Long before there was Walt Disney World, there was Busch Gardens Tampa. This park has a fascinating history that spans nearly 60 years and finally, there is a new book to tell the tale.
Images of Modern America: Busch Gardens Tampa Bay gives an excellent photographic journey on how the park has blossomed over the years. As many of you know, the genesis of the entire park revolved around beer.
The Anheuser-Busch brewery tour was indeed the main draw for visitors back in the early days. The escalator seen above was the guest entry into the bottling plant. Known as the Stairway to the Stars, this was known as the largest escalator in the world, at 80-feet-long.
What I love about Images of Modern America: Busch Gardens Tampa Bay is going through the book and realizing just how much of the park today has been there for decades. Like the Hospitality House (former home of free beer for many fans), it’s still there and mostly left untouched! It’s one of my favorite spots in the park to just get away from the noise and the crowds, which was always the original intent.
Now this section of the book brought tears to my eyes. How many of you miss the Busch Gardens Monorail? I absolutely loved this attraction, as it took you through the savannah of the park past the animals and over lakes and ponds. It was scenic, relaxing and, possibly most important, air conditioned. Now the station is still used for the Skyway and Cheetah Hunt. Again, so much history is still preserved in this park if you know where to look!
One thing stands out about this photo of Stanley Falls to me. Can you imagine a theme park in the United States today that would let guests that close to the water? While it’s a totally separate conversation, you’ve got to wonder what we have done to safety-proof everything in the modern attractions business. While it is probably for the best, photo opportunities like the one above are a rare site in today’s age.
If I could hop into a time machine and visit one thing from Busch Gardens’ past, it’s The African Queen Boat Ride. A truly themed outdoor boat adventure, it’s nearly impossible to find photos or video of the attraction, which opened in 1977. Many of the elements of this attraction were reused in the splashdown Tidal Wave boat ride, but I personally would have much rather saved this gem.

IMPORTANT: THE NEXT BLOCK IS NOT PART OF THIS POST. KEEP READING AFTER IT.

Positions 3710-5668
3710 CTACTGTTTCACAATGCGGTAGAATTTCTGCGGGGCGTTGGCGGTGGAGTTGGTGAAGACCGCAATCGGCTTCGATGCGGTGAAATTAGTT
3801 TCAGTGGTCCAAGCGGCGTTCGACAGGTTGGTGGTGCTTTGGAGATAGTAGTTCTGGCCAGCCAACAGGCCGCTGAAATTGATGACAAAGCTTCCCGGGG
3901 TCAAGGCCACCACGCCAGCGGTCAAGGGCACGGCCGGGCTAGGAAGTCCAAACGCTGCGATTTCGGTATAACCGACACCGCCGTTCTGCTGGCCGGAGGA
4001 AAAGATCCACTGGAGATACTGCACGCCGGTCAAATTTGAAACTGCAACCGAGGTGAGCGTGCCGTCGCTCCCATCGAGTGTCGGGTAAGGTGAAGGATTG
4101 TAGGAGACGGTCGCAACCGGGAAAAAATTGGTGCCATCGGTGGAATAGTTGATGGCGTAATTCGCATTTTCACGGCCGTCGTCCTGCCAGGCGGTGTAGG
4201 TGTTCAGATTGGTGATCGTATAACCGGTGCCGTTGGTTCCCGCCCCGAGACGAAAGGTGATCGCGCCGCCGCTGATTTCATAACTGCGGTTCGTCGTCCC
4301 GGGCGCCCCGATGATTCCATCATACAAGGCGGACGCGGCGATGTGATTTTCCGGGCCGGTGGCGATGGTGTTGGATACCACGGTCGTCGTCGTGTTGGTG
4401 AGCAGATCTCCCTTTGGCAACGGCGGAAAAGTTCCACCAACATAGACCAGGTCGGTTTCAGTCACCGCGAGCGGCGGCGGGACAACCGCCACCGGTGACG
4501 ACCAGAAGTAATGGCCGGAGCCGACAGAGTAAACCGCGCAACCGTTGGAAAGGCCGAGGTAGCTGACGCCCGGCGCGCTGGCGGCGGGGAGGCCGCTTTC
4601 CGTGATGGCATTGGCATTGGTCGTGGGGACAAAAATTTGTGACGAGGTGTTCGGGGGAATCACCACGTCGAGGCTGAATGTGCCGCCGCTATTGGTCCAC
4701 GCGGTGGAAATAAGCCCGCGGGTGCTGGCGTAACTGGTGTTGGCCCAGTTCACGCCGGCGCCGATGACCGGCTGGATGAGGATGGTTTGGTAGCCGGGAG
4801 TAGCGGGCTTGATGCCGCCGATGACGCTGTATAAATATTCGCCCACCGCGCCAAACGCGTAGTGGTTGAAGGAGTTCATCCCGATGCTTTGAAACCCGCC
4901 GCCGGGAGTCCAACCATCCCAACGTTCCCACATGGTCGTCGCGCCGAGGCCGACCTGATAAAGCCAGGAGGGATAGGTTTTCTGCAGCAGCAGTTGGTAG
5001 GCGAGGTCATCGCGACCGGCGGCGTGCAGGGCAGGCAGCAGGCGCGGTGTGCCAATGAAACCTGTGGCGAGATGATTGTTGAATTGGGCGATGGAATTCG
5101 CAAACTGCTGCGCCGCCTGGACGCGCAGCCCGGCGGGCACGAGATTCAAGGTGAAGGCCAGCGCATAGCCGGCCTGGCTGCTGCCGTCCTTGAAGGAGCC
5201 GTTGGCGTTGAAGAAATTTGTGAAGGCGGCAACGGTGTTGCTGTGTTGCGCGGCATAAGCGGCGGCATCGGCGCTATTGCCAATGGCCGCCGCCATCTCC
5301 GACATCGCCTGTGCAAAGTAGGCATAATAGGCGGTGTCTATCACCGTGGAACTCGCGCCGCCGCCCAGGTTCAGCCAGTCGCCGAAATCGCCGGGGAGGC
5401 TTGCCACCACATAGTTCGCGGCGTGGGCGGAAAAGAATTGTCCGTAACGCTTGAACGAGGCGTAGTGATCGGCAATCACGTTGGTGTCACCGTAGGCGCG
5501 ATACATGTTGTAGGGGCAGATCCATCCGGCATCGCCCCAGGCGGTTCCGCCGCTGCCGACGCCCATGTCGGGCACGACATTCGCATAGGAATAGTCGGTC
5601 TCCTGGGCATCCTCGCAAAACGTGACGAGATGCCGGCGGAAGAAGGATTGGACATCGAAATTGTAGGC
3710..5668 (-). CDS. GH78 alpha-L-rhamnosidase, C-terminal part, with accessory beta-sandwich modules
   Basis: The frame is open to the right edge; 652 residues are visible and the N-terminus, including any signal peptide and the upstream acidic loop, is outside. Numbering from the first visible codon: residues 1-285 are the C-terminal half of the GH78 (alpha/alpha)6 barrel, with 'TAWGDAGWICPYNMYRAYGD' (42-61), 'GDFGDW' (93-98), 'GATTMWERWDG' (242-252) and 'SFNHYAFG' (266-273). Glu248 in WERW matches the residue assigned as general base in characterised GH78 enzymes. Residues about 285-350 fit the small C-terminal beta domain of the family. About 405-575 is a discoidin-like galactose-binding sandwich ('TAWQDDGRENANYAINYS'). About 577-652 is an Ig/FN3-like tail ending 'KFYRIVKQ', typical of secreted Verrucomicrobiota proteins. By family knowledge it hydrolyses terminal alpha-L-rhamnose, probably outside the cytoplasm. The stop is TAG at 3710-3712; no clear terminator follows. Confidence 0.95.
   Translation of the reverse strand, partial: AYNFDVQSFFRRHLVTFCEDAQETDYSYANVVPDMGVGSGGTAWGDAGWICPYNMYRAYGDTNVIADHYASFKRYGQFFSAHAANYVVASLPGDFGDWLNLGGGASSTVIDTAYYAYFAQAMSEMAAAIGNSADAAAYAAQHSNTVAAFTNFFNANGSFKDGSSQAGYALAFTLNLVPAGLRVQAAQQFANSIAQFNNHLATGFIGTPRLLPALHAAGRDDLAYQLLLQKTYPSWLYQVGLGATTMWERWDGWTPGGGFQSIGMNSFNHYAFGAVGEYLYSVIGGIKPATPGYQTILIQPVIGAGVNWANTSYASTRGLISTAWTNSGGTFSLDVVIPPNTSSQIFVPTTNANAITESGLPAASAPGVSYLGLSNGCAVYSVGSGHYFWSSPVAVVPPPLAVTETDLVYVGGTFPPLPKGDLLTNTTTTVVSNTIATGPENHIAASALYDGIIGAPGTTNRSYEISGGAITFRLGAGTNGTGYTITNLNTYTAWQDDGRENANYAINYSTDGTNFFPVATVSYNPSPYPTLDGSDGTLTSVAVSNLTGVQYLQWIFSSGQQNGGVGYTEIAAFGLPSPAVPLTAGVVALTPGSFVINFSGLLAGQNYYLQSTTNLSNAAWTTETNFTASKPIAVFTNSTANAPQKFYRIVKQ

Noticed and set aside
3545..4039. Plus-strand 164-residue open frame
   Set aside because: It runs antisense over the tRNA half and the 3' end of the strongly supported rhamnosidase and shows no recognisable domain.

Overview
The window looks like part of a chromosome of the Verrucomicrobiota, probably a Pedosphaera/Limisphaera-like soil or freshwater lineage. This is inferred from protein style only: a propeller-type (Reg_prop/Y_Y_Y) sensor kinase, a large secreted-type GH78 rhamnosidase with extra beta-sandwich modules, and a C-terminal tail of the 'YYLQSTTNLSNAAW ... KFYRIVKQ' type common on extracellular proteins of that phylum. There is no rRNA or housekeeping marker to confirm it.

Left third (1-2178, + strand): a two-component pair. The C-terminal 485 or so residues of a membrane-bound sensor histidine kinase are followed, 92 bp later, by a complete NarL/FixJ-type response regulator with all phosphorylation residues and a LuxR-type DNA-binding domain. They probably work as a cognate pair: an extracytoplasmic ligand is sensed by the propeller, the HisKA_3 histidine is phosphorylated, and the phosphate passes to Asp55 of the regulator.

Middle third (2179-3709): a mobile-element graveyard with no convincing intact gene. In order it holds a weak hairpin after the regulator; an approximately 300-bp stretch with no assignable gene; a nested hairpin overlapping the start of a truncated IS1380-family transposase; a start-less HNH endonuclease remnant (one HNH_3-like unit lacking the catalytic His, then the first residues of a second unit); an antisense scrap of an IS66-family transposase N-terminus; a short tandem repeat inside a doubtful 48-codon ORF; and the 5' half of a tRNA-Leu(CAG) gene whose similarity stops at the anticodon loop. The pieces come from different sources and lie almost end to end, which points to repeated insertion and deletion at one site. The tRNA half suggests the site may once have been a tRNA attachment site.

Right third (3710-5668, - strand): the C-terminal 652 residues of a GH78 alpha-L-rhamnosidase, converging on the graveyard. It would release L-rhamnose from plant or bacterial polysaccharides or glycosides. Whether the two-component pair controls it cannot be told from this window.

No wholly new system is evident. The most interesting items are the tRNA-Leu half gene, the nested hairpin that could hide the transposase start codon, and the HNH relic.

Another great section of Images of Modern America: Busch Gardens Tampa Bay focuses on the amount of live entertainment the park has seen over the years. The Moroccan Palace Theater has hosted dozens of live shows, from Broadway-style shows to ice skating. The book features a ton of great images from shows I had never even heard of!
Personally, I miss Questor, which opened in 1991. A cheesy simulator attraction that took guests on a quest to find the Crystal of Zed. That simulator was refitted in 1998 to become…
Akbar’s Adventure Tours, which opened in 1998! This one-of-a-kind simulator starred Martin Short and Eugene Levy. I personally loved this attraction. Anyone else remember the outtakes reel shown at the end of the ride? I would love to have a copy if anyone happens to have it! Also worth mentioning, Scott Swenson is seen in the picture above, who created Vault of Souls, my personal favorite haunt attraction in downtown Tampa!
Friends, I cannot recommend Images of Modern America: Busch Gardens Tampa Bay enough. So few parks have the illustrious history of that Busch Gardens does and its an absolute must-have for any theme park buff. Click the link below to pre-order your copy from Amazon!
Images Reprinted from Images of Modern America – Busch Gardens Tampa Bay by Joshua McMorrow-Hernandez (Arcadia Publishing, 2017)